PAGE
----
Poetry Forum Areas

Introduce Yourself

New to PoetrySoup? Introduce yourself here. Tell us something about yourself.

Looking for a Poem

Can't find a poem you've read before? Looking for a poem for a special person or an occasion? Ask other member for help.

Writing Poetry

Ways to improve your poetry. Post your techniques, tips, and creative ideas how to write better.

High Critique

For poets who want unrestricted constructive criticism. This is NOT a vanity workshop. If you do not want your poem seriously critiqued, do not post here. Constructive criticism only. PLEASE Only Post One Poem a Day!!!

How do I...?

Ask PoetrySoup Members how to do something or find something on PoetrySoup.

You have an ad blocker! We understand, but...

PoetrySoup is a small privately owned website. Our means of support comes from advertising revenue. We want to keep PoetrySoup alive, make it better, and keep it free. Please support us by disabling your ad blocker on PoetrySoup. See how to enable ads while keeping your ad blocker active. Also, did you know you can become a PoetrySoup Lifetime Premium Member and block ads forever...while getting many more great features. Take a look! Thank you!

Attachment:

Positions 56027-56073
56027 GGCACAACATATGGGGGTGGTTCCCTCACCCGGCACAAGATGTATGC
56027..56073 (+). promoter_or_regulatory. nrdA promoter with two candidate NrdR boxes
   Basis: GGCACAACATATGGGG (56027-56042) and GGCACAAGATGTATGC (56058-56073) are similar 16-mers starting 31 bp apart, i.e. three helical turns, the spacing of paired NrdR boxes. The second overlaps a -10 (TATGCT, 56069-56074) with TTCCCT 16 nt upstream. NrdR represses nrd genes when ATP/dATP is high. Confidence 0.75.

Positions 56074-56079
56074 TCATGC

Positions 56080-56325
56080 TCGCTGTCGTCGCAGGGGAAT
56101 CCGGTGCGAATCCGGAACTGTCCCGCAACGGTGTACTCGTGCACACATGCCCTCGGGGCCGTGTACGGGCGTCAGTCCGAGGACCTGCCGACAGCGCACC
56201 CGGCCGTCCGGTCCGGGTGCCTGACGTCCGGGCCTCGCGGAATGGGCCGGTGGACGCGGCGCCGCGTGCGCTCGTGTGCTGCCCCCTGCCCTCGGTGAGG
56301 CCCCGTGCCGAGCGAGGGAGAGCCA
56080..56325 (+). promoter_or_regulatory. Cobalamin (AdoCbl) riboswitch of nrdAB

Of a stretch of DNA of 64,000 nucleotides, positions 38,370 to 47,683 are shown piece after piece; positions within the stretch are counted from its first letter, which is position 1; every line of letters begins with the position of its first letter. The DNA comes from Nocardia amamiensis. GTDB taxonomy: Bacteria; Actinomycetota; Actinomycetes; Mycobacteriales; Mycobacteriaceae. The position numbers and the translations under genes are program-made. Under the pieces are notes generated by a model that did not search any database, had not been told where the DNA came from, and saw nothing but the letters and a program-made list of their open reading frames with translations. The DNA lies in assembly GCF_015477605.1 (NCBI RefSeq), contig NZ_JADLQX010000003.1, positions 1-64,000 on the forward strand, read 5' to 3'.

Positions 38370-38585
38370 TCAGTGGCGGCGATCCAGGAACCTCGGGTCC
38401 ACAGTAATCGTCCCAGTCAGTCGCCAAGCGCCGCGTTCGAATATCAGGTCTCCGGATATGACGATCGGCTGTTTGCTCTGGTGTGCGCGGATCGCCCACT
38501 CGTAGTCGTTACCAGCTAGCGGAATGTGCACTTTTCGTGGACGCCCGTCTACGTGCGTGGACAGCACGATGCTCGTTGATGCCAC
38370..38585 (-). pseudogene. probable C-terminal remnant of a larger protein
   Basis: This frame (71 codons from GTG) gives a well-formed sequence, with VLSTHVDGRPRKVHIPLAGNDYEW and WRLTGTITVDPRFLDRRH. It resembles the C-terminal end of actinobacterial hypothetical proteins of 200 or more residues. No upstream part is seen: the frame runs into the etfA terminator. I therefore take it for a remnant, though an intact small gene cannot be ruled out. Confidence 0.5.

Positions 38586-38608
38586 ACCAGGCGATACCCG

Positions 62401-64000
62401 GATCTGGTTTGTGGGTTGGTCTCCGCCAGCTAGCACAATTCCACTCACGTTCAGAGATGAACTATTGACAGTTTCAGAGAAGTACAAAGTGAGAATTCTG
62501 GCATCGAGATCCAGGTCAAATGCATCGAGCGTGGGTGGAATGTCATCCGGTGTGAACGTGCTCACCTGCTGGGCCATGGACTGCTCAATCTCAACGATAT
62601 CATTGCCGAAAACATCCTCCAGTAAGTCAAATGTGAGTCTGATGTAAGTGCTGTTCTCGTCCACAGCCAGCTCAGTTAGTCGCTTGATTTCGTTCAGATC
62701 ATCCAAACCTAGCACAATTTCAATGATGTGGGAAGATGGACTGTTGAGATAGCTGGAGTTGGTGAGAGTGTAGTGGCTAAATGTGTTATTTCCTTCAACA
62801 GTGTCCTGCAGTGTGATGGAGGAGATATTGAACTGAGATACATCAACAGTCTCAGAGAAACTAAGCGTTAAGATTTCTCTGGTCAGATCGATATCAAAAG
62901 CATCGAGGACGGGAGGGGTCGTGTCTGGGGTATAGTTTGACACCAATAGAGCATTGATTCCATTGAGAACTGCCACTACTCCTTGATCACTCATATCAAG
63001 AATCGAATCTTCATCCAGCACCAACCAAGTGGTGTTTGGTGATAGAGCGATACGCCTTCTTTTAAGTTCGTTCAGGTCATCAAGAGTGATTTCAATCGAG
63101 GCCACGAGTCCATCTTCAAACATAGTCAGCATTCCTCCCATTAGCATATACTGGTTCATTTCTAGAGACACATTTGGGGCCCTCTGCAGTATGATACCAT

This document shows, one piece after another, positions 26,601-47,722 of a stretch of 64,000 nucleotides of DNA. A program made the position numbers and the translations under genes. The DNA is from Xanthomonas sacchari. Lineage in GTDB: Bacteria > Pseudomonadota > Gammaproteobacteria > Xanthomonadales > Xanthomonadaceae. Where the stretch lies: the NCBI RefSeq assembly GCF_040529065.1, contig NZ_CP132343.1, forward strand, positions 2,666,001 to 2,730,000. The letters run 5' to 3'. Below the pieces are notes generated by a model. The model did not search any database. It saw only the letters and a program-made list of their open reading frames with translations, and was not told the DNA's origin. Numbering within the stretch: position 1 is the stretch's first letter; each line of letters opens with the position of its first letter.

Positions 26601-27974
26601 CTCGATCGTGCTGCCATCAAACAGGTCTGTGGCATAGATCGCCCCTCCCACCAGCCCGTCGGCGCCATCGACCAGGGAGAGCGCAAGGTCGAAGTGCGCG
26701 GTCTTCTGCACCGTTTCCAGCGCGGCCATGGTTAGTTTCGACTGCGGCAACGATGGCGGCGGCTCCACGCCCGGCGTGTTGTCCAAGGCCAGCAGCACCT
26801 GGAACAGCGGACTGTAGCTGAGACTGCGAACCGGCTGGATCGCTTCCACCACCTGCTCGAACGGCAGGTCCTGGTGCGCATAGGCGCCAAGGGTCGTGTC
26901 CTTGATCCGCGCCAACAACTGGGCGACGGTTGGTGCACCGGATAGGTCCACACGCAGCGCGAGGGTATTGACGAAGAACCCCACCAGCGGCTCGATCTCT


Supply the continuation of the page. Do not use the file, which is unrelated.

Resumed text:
I thought I would go daft when Joey died.
He was my first, and wise beyond his years.
For nigh a hundred nights I cried and cried, Until my weary eyes burned up my tears.
Willie and Rosie tried to comfort me: A woeful, weeping family were we.
I was a widow with no friends at all, Ironing men's shirts to buy my kiddies grub; And then one day a lawyer came to call, Me with my arms deep in the washing-tub.
The gentleman who ran poor Joey down Was willing to give us a thousand poun'.
What a godsend! It meant goodbye to care, The fear of being dumped out on the street.
Rosie and Willie could have wool to wear, And more than bread and margerine to eat .
To Joey's broken little legs we owe Our rescue from a fate of want and woe.
How happily he hurried home to me, Bringing a new-baked, crisp-brown loaf of bread.
The headlights of the car he did not see, And when help came they thought that he was dead.
He stared with wonder from a face so wan .
A long, last look and he was gone,--was gone.
We've comfort now, and yet it hurts to know We owe our joy to little, laughing Joe.

Poem by
Biography | Poems | Best Poems | Short Poems | Quotes | Email Poem - JoeyEmail Poem | Create an image from this poem

Poems are below...

Top Robert William Service Poems

Analysis and Comments on Joey

Provide your analysis, explanation, meaning, interpretation, and comments on the poem Joey here.